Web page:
Do We Want Giant Tech Companies to Be Our Anti-Harassment Overlords?

By

Today, Wired published an article by Andy Greenberg that profiles Jigsaw, a small but ambitious new Google subsidiary. In part, Jigsaw focuses on making the internet better and safer for people living under oppressive regimes — delivering them anti-censorship workarounds, for example, and making it easier for them to mask their real-life identities.

Notably, and admirably, Jigsaw makes a point of getting its employees in touch with actual human beings who live in affected parts of the world, and plans on flying employees out to these regions to learn more about the needs of their populations. That’s in large part due to the company’s founder and president, Jared Cohen. During a Rhodes scholarship in the early 2000s, Cohen spent a great deal of time traveling around Iran, Syria, Lebanon, and Iraq, developing a deep attachment to the Middle East and a strong belief that technology can help improve people’s lives there. He went on to work for the State Department, carving out an influential role as a tech-oriented wunderkind before leaving to work at Google.

In addition to its antiauthoritarianism work, Jigsaw has also taken an interest in fighting online harassment, and that’s where things get a little sticky.

As Greenberg writes, this part of Jigsaw’s agenda rests on some exciting-seeming new technology:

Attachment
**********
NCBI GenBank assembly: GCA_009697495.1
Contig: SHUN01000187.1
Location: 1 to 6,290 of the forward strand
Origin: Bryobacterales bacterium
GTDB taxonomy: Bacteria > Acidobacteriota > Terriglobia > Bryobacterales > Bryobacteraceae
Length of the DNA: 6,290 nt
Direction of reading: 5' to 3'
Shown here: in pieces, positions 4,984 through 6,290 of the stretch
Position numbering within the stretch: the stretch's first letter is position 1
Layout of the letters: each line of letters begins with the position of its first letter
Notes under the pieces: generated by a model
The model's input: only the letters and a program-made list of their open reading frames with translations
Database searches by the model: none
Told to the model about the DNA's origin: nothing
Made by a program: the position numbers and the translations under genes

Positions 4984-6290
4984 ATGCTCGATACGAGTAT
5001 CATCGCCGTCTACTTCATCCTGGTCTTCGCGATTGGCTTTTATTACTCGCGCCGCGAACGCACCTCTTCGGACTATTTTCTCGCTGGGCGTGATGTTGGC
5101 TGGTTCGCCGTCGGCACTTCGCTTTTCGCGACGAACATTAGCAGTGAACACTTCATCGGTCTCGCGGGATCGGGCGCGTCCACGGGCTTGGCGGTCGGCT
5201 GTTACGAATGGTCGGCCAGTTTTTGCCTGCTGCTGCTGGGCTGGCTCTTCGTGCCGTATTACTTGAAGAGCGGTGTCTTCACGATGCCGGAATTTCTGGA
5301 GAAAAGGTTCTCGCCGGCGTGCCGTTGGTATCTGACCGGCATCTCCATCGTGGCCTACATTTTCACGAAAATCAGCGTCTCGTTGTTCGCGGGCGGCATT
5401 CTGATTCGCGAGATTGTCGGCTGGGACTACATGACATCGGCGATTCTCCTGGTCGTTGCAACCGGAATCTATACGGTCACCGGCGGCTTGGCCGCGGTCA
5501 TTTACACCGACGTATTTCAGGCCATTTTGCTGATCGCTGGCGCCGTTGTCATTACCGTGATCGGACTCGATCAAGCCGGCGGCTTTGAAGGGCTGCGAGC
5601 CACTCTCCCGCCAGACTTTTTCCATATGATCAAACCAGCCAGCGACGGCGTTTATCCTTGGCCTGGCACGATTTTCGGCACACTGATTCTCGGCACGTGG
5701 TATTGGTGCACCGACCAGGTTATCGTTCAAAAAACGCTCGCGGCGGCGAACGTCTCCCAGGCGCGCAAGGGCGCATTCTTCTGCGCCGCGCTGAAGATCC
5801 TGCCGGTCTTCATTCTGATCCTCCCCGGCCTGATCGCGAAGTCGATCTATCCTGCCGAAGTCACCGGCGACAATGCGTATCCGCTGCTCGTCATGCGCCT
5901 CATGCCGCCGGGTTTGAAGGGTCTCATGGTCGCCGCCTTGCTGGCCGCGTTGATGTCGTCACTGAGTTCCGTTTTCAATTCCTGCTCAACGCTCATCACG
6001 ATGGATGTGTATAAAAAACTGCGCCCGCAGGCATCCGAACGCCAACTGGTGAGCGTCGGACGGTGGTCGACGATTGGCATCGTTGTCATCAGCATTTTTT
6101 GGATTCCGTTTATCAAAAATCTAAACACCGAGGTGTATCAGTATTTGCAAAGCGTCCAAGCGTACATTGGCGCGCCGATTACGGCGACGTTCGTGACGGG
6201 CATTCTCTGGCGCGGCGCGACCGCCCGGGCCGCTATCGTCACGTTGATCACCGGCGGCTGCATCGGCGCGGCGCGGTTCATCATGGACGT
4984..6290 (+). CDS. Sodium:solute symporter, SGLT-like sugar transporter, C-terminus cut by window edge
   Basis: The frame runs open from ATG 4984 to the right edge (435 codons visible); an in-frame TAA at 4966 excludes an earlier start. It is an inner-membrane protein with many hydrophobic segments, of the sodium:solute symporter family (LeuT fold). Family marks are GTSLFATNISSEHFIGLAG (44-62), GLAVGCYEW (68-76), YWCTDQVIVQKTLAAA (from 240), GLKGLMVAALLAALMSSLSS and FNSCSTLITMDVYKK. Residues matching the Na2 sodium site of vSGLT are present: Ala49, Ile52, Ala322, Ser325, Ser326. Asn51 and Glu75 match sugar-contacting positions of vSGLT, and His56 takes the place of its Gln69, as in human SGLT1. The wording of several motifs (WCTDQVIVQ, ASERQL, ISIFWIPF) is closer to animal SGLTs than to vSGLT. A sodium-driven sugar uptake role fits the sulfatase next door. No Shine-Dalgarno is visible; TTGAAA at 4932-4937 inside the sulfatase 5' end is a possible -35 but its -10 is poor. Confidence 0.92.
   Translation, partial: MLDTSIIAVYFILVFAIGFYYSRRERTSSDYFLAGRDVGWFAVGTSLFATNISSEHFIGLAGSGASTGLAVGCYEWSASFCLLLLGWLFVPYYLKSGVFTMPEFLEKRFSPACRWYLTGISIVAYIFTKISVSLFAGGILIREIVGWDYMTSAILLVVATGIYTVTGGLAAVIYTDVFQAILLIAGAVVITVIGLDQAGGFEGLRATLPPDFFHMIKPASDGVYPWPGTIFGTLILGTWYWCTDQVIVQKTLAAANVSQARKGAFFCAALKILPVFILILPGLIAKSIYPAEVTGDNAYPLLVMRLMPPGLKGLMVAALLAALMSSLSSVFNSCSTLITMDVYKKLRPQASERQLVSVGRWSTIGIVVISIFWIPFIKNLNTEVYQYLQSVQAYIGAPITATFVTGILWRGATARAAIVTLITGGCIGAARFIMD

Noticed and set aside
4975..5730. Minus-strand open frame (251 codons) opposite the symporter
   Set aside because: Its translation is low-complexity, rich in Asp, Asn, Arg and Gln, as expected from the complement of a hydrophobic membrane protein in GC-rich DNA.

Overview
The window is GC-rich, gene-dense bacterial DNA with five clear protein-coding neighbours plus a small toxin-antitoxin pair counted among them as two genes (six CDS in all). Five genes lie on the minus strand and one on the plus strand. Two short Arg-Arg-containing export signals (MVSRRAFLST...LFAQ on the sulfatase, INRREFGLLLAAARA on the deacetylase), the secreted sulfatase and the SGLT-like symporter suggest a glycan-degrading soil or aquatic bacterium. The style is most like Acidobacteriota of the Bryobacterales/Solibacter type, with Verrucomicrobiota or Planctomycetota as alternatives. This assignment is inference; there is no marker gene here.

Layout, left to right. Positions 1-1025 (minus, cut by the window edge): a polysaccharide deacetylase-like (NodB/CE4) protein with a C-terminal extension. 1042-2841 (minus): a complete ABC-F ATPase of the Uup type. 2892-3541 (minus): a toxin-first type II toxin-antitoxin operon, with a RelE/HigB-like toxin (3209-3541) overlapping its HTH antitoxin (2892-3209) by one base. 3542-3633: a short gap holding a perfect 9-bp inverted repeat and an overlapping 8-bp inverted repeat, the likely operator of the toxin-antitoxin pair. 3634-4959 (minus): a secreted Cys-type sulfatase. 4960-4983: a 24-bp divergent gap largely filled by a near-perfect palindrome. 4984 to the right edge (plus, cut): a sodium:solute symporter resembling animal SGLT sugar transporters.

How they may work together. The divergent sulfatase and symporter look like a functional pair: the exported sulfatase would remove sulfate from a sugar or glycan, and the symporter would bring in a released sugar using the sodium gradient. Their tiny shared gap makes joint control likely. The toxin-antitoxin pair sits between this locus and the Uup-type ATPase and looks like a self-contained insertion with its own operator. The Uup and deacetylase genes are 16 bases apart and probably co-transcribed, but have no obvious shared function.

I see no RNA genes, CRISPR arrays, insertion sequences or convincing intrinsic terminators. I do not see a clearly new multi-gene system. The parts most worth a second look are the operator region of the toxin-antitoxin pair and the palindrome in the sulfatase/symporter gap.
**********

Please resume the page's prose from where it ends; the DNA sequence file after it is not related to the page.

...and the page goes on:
Jigsaw is about to release … a set of tools called Conversation AI. The software is designed to use machine learning to automatically spot the language of abuse and harassment—with, Jigsaw engineers say, an accuracy far better than any keyword filter and far faster than any team of human moderators. “I want to use the best technology we have at our disposal to begin to take on trolling and other nefarious tactics that give hostile voices disproportionate weight,” says [Cohen]. “To do everything we can to level the playing field.”

Google says Conversation AI has been delivering some impressive results. “Feed a string of text into its Wikipedia harassment-detection engine,” writes Greenberg, “and it can, with what Google describes as more than 92 percent certainty and a 10 percent false-positive rate, come up with a judgment that matches a human test panel as to whether that line represents an attack.”

Whether or not that sentence is true in some very strict sense, it is a bullshit claim, as any moderately seasoned tech reporter can attest — we are nowhere near the point where this sort of sentiment analysis is ready for prime time. Luckily, Greenberg isn’t a rube, and he puts the tech through its paces rather than accept Google’s claims at face value. The results are troubling. When he types “I shit you not,” the algorithm spits out an offensiveness rating of 98 out of 100, “you suck all the fun out of life” gets a 98, and “you are a troll” a 93. Calling someone is a moron gets you a 99; the explicit threat Motherboard reporter Sarah Jeong received during a prolonged harassment episode detailed by Greenberg, “I’m going to rip each one of her hairs out and twist her tits clear off,” gets a 10.